16-Jan-2002 22:07 5.0.2195.4583 128,784 Scecli.dll
16-Jan-2002 22:07 5.0.2195.4600 299,792 Scesrv.dll
16-Jan-2002 22:07 5.0.2195.4600 48,400 W32time.dll
06-Nov-2001 20:43 5.0.2195.4600 56,592 W32tm.exe
16-Jan-2002 22:07 5.0.2195.4827 125,712 Wldap32.dll
For more information, click the following article number to view the article in the Microsoft Knowledge Base:
The best way to identify in which domain an object is located (and from that to determine the name of a domain controller that has a read/write copy of the object) is to establish the distinguished name of the object. You can do this by searching for the name (or parts of the name) of the duplicate user, group, or distribution list by using the Ldp.exe tool from the Support Tools:
- Start Ldp.exe.
- On the Connection menu, click Connect.
- Type the name of a global catalog. Type
3268 as the port to which to connect. Click OK.
- On the Connection menu, click Bind. Type valid credentials if your current credentials are not sufficient to query all of the global catalog contents. Click OK.
- On the View menu, click Tree. Type the distinguished name of the forest root. Click OK.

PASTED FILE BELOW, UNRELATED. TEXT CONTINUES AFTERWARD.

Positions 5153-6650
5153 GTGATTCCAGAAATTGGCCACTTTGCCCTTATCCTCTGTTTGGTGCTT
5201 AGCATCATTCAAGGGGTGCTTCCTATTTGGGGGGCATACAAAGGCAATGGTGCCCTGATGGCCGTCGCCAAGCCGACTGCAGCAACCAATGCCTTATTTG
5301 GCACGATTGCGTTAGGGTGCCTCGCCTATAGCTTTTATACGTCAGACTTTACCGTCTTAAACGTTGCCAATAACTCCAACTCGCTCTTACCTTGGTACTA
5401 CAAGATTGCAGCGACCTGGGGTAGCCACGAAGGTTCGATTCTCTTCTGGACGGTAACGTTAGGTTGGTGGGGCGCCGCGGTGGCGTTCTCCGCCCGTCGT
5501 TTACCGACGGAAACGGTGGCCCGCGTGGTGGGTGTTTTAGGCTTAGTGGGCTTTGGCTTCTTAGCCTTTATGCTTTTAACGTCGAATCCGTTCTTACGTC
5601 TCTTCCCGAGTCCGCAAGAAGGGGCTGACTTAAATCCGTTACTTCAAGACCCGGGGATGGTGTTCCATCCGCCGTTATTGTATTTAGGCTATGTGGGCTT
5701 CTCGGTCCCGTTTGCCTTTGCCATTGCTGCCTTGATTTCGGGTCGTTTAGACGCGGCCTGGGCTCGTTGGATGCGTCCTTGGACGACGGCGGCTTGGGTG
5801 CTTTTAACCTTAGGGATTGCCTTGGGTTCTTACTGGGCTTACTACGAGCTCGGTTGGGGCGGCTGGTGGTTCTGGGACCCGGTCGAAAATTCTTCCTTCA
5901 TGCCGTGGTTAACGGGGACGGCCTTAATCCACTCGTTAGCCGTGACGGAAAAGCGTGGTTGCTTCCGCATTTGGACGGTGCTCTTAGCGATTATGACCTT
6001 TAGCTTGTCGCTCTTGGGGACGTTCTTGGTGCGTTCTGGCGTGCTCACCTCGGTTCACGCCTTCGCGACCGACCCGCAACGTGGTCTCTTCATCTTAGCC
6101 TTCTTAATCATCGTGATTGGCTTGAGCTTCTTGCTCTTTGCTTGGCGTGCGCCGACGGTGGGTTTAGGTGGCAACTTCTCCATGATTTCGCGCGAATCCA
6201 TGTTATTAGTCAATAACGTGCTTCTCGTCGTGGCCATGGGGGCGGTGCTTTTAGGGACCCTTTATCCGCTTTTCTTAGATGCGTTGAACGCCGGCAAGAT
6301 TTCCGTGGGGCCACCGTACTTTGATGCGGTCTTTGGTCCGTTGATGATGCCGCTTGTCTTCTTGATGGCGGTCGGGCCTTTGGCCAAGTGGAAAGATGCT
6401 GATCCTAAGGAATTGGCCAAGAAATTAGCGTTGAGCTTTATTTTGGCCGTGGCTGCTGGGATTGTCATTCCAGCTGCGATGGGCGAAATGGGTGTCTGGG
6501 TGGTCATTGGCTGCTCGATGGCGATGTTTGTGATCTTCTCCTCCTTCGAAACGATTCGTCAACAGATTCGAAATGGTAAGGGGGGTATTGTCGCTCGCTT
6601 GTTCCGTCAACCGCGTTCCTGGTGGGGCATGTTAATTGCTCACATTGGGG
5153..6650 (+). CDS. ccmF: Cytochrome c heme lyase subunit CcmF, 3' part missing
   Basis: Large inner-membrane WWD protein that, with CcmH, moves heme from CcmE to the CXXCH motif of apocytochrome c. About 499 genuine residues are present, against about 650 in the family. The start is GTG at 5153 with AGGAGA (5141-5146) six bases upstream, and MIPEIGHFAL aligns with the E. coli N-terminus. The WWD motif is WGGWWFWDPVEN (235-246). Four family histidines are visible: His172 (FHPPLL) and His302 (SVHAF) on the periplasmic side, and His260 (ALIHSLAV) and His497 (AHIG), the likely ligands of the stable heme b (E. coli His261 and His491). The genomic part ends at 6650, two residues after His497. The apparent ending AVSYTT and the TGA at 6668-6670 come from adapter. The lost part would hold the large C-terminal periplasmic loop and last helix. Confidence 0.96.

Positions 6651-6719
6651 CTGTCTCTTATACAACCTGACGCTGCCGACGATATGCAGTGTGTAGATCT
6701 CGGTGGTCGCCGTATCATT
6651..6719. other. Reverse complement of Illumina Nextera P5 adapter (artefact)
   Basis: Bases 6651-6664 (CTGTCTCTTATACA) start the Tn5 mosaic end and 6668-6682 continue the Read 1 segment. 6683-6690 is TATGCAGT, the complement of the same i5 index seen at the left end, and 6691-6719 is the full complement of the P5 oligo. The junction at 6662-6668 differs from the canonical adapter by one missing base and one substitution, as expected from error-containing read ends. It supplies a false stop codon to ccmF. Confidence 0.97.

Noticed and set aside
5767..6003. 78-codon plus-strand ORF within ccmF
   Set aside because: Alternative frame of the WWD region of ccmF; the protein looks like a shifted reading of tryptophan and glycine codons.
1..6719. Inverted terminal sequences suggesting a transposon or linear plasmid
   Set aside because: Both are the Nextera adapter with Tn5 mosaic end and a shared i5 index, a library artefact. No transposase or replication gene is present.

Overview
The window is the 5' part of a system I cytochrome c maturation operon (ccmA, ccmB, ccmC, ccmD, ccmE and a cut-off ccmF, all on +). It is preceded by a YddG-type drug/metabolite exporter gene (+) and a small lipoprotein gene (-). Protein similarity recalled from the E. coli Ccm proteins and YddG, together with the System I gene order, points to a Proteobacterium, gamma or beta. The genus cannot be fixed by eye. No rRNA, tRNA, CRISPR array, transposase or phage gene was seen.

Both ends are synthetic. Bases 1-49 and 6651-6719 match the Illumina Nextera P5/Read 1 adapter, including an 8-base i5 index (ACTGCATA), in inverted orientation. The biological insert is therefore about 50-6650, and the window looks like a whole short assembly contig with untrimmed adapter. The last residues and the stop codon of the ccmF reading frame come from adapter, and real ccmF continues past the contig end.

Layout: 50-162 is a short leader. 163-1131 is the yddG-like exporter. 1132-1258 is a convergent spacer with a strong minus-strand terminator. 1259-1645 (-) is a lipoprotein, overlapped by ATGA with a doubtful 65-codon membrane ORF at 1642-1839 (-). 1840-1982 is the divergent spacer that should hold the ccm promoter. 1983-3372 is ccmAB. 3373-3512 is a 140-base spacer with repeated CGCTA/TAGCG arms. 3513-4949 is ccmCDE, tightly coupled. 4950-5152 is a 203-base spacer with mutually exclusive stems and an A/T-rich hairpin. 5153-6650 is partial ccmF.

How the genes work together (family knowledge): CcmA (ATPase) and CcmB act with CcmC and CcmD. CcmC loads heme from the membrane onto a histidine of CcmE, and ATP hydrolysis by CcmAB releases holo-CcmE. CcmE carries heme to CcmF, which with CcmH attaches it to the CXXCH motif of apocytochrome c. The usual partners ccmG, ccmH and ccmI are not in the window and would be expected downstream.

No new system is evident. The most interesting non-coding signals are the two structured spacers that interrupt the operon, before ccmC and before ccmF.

- Right-click the forest root in the tree list, and then click Search.
- Create a filter of the following form:([attribute]=[value])Substitute appropriate data for [attribute] and [value]. For example, to create a filter to return results where the sAMAccountName attribute has a value that is set to a user account named "testuser", type (sAMAccountName=testuser) in the Filter box. The cn, the userPrincipalName, the sAMAccountName, the name, the mail, and the
sn attributes are good candidates for finding a user object. For group objects, use cn, sAMAccountName, or name. Note that you can use asterisks (*) in the [value] field if required.
For more information on Lightweight Directory Access Protocol (LDAP) filter syntax, visit the following Microsoft Web site: